Research that deals with the machining and processing of rocks away from basic research is often concerned in the engineering sciences with issues from civil engineering or mining. Examples for this are forecasts of rock mass strength in tunnelling projects [23] or the modelling of rock blasting processes [24]. Research topics in this field associated with production engineering often deal with the development and operational behaviour of tools for rock cutting like cutting discs [25, 26], gang saws [27] or wire sawing tools [28] as well as with the associated process design [29]. In addition, investigations in this field often aim to improve the understanding of the rock cutting processes and to optimise them, e.g., by better understanding the relationship of cutting force and chip thickness [30]. However, these investigations are mainly concerned with cutting rocks rather than making cutting tools from them. Therefore, in this field, too, there are no systematically reviewed findings on the manufacture and operational behaviour of cutting tools made of rocks or on the transferability of previous findings on the cutting processes of rocks to these issues.

Due to the previously mentioned gaps in the state of the art regarding the manufacture and operational behaviour of cutting tools made of rocks, this paper therefore aims to make contribution to closing these gaps. For this purpose, this paper investigates whether it is generally possible to manufacture indexable inserts from natural rocks which can be used in a cutting process. To this end, the mechanical properties of different rocks as well as the manufacturability of indexable inserts from these rocks via a plunge face grinding process are analysed. In addition, the operational behaviour of the manufactured inserts is tested and compared with conventional cemented carbide inserts in order to enable an initial assessment of the suitability of rocks as cutting tool materials. Therefore, the paper is organised as follows: After the description of the used materials and methods in Sect. 2, the results of the investigation are presented in Sect. 3 starting with the characterization of the rock properties in Sect. 3.1. Besides an analysis of mineral composition, grain size and microstructure the hardness and critical bending strength as well as correlations between these factors are investigated. Subsequently, the manufacture of the rock inserts via a plunge face grinding process and the resulting roughness of the flank faces and cutting edges are analysed in Sect. 3.2. In Sect. 3.3 the operational behaviour of the inserts in turning aluminium is analysed which is described by the wear of the inserts as well as the achieved surface roughness in this study. Finally, all results are summarised in Sect. 4.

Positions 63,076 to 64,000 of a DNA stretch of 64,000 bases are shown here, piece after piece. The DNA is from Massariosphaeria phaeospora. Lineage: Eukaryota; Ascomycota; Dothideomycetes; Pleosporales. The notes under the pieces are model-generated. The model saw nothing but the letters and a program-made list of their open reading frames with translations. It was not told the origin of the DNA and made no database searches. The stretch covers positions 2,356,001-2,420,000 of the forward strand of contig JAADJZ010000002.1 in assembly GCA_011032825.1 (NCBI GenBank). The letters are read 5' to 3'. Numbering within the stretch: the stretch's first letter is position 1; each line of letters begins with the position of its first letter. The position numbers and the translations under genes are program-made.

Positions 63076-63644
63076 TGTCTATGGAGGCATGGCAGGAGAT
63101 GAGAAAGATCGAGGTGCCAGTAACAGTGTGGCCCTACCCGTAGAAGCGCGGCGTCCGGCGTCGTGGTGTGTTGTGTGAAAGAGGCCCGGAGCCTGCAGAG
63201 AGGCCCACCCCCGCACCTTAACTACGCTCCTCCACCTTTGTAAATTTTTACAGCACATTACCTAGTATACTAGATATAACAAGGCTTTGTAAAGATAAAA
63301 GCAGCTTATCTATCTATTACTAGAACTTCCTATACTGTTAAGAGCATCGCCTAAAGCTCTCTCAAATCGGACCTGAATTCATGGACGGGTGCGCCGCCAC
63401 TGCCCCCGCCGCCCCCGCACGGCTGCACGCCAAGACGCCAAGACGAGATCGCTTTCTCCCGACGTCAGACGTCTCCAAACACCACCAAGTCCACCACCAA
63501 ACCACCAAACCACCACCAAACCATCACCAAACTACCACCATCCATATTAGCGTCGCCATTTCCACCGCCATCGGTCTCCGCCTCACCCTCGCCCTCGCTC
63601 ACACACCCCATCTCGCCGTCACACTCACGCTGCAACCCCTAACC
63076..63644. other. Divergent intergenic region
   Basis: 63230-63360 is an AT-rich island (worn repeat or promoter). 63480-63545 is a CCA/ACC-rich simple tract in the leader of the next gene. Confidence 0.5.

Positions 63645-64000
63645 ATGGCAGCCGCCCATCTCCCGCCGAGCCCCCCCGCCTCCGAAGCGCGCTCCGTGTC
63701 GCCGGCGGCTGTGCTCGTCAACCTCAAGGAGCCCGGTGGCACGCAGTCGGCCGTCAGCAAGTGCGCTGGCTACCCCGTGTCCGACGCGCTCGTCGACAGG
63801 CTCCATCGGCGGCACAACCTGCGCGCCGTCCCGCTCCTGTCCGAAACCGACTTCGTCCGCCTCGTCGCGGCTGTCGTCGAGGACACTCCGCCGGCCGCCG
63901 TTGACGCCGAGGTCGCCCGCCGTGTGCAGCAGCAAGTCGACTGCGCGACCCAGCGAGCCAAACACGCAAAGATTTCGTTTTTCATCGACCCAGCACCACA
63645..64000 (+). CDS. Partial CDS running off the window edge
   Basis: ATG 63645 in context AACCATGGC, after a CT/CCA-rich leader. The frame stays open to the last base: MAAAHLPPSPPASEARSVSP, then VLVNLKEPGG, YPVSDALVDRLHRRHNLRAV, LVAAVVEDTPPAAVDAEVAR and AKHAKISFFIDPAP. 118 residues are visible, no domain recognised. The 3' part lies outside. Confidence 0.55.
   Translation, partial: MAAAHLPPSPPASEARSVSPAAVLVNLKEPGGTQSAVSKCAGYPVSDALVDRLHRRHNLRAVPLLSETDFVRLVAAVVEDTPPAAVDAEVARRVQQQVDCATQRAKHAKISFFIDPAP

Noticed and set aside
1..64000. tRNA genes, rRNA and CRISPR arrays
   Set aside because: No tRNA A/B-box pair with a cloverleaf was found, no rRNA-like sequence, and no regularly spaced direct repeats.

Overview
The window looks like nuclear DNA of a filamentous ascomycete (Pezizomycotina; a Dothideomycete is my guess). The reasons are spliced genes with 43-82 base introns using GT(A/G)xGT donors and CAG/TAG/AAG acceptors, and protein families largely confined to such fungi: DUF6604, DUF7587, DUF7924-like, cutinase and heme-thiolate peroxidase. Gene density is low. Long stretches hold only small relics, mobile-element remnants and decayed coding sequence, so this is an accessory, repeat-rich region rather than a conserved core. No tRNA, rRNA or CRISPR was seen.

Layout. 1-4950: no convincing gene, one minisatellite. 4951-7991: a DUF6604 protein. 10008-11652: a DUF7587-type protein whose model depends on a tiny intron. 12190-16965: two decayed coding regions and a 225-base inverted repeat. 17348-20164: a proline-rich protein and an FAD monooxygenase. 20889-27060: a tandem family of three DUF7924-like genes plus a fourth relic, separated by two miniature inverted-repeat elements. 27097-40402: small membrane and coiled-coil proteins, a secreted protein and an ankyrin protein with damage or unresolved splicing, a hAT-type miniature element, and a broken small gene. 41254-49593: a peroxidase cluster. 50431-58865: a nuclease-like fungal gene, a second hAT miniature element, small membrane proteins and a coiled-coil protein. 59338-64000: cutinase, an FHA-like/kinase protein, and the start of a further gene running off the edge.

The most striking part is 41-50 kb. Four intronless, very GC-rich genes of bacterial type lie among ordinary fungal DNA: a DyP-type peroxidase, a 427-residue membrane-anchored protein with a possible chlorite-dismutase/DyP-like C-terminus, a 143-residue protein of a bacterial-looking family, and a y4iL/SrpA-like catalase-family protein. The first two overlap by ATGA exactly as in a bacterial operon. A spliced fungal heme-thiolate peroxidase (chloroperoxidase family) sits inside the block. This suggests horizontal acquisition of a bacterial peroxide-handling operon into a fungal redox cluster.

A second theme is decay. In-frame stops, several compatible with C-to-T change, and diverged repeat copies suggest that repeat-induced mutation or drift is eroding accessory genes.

List of symbols

aed:

Depth of cut in dressing

ap:

Depth of cut

b:

Width of a sample

bγ:

Width of the chamfered cutting edge

Bt:

Biotite

Cc:

Calcite

Chl:

Chlorites

Cpx:

Clinopyroxene

dg:

Grain size

Ep:

Epidote

f:

Feed

Fc:

Cutting force

Ff:

Feed force

Fz:

Vertical force

Gt:

Garnet

h:

Height of a sample

H:

Hardness

Icf:

Interlocking class factor

Iyy:

Area moment of inertia

Kfs:

K-feldspar

l:

Distance between the bearings in a 3-point-bending-test

lc:

Cutting length

Ms:

Muscovite

Ol:

Olivine

Opx:

Orthopyroxene

Ox:

Oxides

Pl:

Plagioclase feldspar

Qz:

Quartz

rε:

Corner radius

Ra:

Arithmetic average of absolute roughness values

Rz:

Mean roughness depth

S:

Average cutting-edge rounding

Sα:

Cutting edge segment on flank face

Sγ:

Cutting edge segment on rake face

vc:

Cutting speed

vf:

Feed velocity

αc:

Clearance angle

αc,p:

Clearance angle in the turning process

σc:

Critical bending strength

Materials and methods

Rocks

Eight different rocks and two mono minerals are used in this study. At least one rock of each general rock class is used in the investigations (see Table 1). In addition, the suitability of the minerals quartz and garnet as cutting tool materials is also investigated in this study. Before cutting, the raw rocks are available in various shapes, from blocks and nodules with lengths of up to 100 mm to slabs up to 22 mm thick.

Table 1 Rocks used in the investigations

For the cutting of the rock samples from the raw rocks for the grinding tests, a DEMA WB 2000 rock saw and a Struers Discotom-10 cut-off grinding machine are used. Square samples with dimensions 20 × 20 mm are made. Rock samples with a pronounced texture are cut in such a way that the texture is aligned in two different ways to investigate the influence of the texture on the grinding process and the operational behaviour of the indexable inserts. As shown in Fig. 1, in the first case the texture is aligned parallel to the rake face and thus perpendicular to the cutting force Fc in the turning process. In the second case texture is aligned perpendicular to the rake face and thus in the direction of the cutting force. To indicate the alignment of the samples every sample with a texture alignment parallel to the rake face (perpendicular to the cutting force in turning) is marked with (X) behind the sample name. Samples with a texture aligned parallel to the cutting force in turning are marked with (||) behind the sample name.